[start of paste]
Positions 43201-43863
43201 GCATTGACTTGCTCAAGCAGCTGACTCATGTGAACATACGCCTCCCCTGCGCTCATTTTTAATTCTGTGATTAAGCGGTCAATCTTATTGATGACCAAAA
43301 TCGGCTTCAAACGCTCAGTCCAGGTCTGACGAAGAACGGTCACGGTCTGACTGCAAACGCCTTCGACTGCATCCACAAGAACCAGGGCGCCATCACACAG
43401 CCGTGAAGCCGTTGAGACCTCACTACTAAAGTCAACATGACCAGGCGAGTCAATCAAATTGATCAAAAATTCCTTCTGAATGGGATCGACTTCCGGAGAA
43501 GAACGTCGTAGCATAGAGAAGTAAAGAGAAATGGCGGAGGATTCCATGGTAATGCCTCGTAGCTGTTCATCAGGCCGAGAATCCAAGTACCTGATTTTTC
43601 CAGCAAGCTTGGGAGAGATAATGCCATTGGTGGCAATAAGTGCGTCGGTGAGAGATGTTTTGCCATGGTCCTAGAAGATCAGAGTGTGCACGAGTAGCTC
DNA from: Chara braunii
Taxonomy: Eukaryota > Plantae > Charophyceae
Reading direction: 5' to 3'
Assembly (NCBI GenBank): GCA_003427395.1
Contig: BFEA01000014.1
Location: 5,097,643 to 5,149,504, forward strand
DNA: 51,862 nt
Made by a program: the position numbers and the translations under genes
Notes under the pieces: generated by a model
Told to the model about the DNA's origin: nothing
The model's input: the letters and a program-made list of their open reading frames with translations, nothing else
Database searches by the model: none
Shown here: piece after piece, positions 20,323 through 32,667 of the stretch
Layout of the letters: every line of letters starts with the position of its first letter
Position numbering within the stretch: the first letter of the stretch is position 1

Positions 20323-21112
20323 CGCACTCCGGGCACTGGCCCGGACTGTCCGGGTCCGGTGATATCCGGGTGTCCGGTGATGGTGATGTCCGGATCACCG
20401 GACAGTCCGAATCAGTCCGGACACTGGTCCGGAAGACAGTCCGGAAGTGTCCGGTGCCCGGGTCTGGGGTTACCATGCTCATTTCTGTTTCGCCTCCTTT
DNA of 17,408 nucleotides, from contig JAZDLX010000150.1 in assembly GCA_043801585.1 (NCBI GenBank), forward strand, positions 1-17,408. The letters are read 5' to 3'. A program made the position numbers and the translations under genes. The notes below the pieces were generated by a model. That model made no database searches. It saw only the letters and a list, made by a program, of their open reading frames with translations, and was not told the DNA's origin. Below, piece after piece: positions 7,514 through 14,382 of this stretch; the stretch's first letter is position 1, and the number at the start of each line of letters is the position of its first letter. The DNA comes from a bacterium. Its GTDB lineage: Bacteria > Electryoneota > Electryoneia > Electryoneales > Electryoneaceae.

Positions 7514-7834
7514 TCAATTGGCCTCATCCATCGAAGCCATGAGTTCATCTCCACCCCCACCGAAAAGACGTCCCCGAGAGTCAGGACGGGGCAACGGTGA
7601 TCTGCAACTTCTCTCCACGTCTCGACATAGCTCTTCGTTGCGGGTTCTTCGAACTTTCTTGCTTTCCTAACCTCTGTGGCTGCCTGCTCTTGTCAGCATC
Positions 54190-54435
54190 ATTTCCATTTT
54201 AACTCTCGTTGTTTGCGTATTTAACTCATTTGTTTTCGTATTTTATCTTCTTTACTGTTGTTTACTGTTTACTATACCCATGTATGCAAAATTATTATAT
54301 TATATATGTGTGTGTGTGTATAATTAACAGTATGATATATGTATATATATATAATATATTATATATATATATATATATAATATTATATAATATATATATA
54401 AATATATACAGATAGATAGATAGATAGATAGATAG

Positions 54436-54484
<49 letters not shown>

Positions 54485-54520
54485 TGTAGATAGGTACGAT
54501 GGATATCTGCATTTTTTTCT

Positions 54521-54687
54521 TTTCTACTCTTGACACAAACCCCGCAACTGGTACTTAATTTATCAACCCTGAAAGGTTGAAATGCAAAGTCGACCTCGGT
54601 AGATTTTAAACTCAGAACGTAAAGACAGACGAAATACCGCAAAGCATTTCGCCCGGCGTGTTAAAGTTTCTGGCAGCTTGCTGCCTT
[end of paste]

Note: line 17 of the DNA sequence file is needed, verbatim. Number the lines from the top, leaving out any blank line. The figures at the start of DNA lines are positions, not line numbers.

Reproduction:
The model's input: the letters and a program-made list of their open reading frames with translations, nothing else